HDB Undergraduate Scholar Zheng Yehan holds a Bachelor of Science (Architecture) and a Master of Architecture degree from the Bartlett School of Architecture, University College London. He is currently a Senior Architect designing and delivering quality BTO projects while exploring new design thinking initiatives to improve the lives of the Singapore population.
What is social architecture?
Zheng Yehan, a Housing & Development Board (HDB) Scholar, described it as a fundamental concept that guides the way he works as an architect. “A socially-oriented architect places particular emphasis on prudency and pragmatic considerations,” he explained. “It is a public-oriented mindset; I learn from the ground to serve and cater for public needs and interests. I want to make an impact by improving people’s quality of life through my designs.”
With HDB’s public housing success story heralded worldwide, there is no better place than HDB for Yehan to hone his craft and make an impact on Singapore’s housing landscape. HDB has enabled Yehan to live his dream, enjoying a multifaceted career that is aligned with his interests and aspirations, and enabling him to contribute towards a good cause. Clearly, social architecture begins with HDB.
Art and Architecture
“Art and creative expression were central to my schooling experience,” recalled Yehan. He was in the Art Elective Programme (AEP) in school for six years, after all.
Naturally, he gravitated toward the creative industries. He defined his main area of interest as “spatial concepts as depicted in the design world”, for which architecture was the perfect fit.
From there, he further refined his direction for housing architecture over other building typologies because it is the one typology that is closest to people’s hearts.
This made the HDB scholarship particularly appealing because of the opportunity to influence a large segment of the population who lives in public housing.
“HDB housing is a distinctive hallmark of the Singaporean identity, and it is an honour to be a part of the cause to strengthen the Singaporean identity,” Yehan emphasised.
New Housing Perspectives
Yehan’s six years of studies in London greatly influenced and distinctively shaped his life views.
Recalling his overseas experience, he mused: “Those six years studying in a largely foreign environment ingrained in me the belief that we must always be open to change and keep an open mind to all ideas and concepts, even those which may seem ludicrous or far-fetched at first.”
Yehan is grateful to HDB for guiding his study path. As an HDB Scholar, Yehan was assigned a mentor, an experienced HDB architect, who guided him on his thesis subject and provided feedback on how it could be applied to Singapore’s context.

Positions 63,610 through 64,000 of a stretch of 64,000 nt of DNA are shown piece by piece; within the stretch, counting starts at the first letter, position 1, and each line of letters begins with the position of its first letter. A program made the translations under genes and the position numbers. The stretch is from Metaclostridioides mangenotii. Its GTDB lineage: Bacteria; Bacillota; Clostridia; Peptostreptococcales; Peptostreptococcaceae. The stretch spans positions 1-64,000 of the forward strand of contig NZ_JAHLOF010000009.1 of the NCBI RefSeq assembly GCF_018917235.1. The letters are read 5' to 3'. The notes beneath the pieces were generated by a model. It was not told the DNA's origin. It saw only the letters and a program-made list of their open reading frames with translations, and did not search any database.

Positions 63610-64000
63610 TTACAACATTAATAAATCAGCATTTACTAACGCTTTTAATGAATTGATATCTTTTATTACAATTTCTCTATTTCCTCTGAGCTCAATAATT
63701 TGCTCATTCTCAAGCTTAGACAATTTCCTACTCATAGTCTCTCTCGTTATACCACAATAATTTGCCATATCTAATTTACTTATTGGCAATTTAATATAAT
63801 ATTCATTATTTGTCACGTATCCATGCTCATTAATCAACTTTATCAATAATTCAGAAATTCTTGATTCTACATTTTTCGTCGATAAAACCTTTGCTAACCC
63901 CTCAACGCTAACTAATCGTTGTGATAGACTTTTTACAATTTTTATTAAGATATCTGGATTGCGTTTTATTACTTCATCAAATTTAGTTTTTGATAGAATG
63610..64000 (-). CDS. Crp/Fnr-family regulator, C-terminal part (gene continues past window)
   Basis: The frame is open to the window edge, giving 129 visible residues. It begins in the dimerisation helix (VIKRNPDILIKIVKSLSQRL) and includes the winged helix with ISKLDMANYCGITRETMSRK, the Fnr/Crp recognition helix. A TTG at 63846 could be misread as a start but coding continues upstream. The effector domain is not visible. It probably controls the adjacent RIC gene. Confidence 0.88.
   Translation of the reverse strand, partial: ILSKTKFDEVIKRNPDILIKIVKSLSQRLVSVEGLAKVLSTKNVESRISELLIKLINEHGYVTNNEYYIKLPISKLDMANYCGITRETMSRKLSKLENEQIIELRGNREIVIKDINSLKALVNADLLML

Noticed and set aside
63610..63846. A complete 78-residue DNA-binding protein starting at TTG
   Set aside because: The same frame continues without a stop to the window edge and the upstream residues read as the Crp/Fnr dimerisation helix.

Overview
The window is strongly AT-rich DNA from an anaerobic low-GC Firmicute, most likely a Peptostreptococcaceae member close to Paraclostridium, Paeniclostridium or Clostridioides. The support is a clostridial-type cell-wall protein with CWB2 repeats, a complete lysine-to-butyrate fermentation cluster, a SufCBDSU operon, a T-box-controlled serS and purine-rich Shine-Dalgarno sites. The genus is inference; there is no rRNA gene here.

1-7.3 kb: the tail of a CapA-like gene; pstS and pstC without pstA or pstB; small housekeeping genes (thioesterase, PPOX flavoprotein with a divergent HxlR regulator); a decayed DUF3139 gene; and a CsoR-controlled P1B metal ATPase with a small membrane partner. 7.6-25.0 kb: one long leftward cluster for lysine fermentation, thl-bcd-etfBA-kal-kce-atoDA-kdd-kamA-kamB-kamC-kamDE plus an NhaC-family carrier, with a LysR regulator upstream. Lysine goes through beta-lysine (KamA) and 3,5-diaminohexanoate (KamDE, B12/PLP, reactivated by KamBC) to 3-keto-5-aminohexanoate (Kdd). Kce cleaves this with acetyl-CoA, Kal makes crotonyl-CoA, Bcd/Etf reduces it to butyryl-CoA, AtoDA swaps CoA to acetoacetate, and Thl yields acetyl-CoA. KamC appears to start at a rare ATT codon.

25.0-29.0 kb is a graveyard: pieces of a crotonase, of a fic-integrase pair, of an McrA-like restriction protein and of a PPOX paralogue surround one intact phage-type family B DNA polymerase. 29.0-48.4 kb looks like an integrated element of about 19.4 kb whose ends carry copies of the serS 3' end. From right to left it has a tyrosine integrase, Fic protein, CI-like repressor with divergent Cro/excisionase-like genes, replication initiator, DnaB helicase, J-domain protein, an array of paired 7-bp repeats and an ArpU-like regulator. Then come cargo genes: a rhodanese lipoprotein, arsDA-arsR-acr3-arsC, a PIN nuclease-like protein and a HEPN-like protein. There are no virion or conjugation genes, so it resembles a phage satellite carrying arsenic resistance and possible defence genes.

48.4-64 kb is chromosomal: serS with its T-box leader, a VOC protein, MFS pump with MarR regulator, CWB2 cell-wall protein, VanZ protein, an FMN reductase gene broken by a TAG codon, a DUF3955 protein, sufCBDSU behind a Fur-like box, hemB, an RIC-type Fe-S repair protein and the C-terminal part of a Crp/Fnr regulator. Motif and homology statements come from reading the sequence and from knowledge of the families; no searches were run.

Yehan was also involved in socially-oriented architectural design thinking in university. This emphasised a design ethos whereby each design move is considered carefully in relation to societal implications and how it affects different stakeholders in a chain – particularly relevant to HDB’s work.
Behind BTO Design
The applications of his studies are far-reaching as he combines his academic knowledge with on-the-job learning in his current role.
As a Senior Architect, Yehan is afforded opportunities on two fronts. He designs and delivers quality Build-To-Order (BTO) projects, overseeing all stages from design, tender, construction, management, to the delivery of completed BTO flats. He is also involved in researching and exploring how good design thinking and adoption of technology, as well as sustainable approaches can improve the lives of residents.
One project that highlights Yehan’s work is an upcoming BTO development in Tengah. This development emphasises residents’ health and wellness through a variety of accessible social spaces and health amenities nestled within lushly landscaped environments. Smart and sustainable initiatives pioneered at Tengah include centralised cooling systems which provide a sustainable way of cooling homes, and pneumatic waste conveyance systems which use underground pipes to collect waste in a centralised and odour-free manner, thereby streamlining the waste collection process.
The Tengah project showcases the scope of HDB’s innovative design and is reflective of Yehan’s philosophy. “I would like to contribute as much as I can to improve society and people’s lives through good spatial design, and my mission in my career is to never deviate from that. There is so much that architecture can contribute to societal well-being.”
Career-wise, Yehan values the diverse opportunities that HDB offers to architects, from design and town planning, to research and development.